40 month sentence in first gay case of reckless HIV transmission in England

Michael Carter
Published: 04 August 2006

The first gay case of reckless transmission of HIV has ended with a sentence of forty months in prison . Mark James was sentenced at Isleworth Crown Court, and received a sentence in line with the three to four years per offence handed down to heterosexual men and women for the reckless transmission of HIV.

James failed to turn up to court last week for sentencing and there is currently a warrant out for his arrest. Although he initially pleaded guilty to recklessly infecting his partner with HIV, he subsequently decided that the charge could be fought, but the judge refused to allow him to change his plea and for the case to be heard in a full trial.

Prosecutions for the reckless transmission of HIV in England and Wales have been brought under the 1861 Offences Against the Person Act. All the convictions have been for grievous bodily harm.

HIV organisations are united in their opposition to prosecutions for the reckless transmission of HIV, pointing out that they stigmatise people with HIV and undermine HIV prevention messages. In response to the latest sentencing, Deborah Jack, chief executive of the National AIDS Trust (NAT) said, ‘”Where there is no evidence of deliberate intention to infect someone else with HIV, NAT does not believe criminal prosecutions are an effective way of reducing the transmission of HIV or protecting public health.  The stigma and discrimination fuelled by such cases only make it more difficult for someone living with HIV to discuss their status with a new sexual partner and make disclosure less likely." 

"Such prosecutions also encourage a dangerous complacency amongst HIV negative people, who are made to believe they can have sex without condoms unless someone tells them they are HIV positive. Prosecutions are a dangerous distraction from the real problem, that too few of us are practising safer sex. NAT is concerned that recent prosecutions have revealed a poor understanding of HIV amongst the courts, police and legal professionals. There is an urgent need for training in HIV issues for these groups to avoid miscarriages of justice.”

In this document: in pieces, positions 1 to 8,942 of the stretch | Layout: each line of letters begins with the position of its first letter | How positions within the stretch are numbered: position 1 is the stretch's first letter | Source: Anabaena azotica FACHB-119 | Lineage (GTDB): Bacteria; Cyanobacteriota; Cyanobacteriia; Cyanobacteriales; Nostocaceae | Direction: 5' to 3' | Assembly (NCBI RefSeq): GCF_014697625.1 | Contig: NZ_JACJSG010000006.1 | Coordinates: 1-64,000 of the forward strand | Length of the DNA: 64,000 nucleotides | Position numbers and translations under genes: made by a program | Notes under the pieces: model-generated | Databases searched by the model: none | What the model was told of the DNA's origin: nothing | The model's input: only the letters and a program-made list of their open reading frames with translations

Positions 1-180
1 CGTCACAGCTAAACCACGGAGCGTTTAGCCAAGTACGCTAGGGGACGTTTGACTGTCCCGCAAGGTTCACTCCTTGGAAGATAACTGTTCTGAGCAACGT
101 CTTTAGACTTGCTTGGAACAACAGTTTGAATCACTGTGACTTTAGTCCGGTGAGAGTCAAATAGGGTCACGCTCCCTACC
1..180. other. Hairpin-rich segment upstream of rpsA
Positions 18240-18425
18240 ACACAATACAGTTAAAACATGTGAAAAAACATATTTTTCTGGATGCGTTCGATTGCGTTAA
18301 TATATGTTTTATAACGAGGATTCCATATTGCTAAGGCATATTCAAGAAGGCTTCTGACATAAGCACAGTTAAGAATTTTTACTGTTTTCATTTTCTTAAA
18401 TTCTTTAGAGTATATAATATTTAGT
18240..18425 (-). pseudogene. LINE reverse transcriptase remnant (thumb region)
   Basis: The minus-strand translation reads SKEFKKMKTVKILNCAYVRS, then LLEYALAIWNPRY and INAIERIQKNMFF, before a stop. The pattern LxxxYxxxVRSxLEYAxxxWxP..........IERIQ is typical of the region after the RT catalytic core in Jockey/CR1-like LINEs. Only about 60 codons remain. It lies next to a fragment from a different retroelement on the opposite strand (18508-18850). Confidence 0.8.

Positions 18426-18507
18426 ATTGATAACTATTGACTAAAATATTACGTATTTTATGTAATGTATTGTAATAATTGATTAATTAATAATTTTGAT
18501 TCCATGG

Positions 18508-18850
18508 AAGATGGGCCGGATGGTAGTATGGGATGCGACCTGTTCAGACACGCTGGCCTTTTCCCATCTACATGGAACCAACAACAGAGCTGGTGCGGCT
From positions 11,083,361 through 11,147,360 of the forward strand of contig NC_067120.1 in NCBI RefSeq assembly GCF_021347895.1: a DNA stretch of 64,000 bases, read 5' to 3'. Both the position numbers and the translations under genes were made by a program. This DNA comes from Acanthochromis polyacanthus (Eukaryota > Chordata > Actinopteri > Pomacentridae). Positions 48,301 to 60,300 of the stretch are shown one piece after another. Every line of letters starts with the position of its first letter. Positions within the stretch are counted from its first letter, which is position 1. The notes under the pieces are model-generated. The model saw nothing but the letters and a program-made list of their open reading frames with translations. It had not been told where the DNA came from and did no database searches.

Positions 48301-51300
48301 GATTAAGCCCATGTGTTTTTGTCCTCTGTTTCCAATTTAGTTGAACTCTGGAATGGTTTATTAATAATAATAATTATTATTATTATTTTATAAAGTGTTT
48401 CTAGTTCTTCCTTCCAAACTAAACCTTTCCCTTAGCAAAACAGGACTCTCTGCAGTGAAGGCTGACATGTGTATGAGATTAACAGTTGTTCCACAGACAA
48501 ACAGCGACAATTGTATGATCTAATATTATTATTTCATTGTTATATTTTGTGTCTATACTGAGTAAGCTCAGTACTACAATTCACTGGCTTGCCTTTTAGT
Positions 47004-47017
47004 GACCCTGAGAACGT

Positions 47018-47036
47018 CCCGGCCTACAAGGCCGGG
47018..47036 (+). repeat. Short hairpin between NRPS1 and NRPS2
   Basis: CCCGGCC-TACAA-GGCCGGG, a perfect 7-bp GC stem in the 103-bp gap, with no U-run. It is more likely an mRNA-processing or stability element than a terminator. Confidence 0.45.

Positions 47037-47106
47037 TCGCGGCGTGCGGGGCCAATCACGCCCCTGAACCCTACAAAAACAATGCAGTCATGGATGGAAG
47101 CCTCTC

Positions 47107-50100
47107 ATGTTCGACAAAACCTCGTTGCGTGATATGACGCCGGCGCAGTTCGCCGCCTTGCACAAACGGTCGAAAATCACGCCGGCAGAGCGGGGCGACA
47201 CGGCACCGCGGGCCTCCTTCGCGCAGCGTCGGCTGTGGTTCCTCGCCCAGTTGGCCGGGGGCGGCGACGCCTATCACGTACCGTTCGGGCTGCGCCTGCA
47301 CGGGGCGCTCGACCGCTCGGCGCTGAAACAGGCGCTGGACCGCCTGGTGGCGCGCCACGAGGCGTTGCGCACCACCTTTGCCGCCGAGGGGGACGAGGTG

Mark James’s sentence is comparable to those handed down in heterosexual cases of reckless HIV transmission. This will be of interest to lawyers and community groups who are focused on the criminalisation of HIV transmission and suggests that judges will treat gay cases of HIV transmission as seriously as heterosexual cases.

Community Consensus Statement on Access to HIV Treatment and its Use for Prevention

Together, we can make it happen

We can end HIV soon if people have equal access to HIV drugs as treatment and as PrEP, and have free choice over whether to take them.

Launched today, the Community Consensus Statement is a basic set of principles aimed at making sure that happens.

The Community Consensus Statement is a joint initiative of AVAC, EATG, MSMGF, GNP+, HIV i-Base, the International HIV/AIDS Alliance, ITPC and NAM/aidsmap
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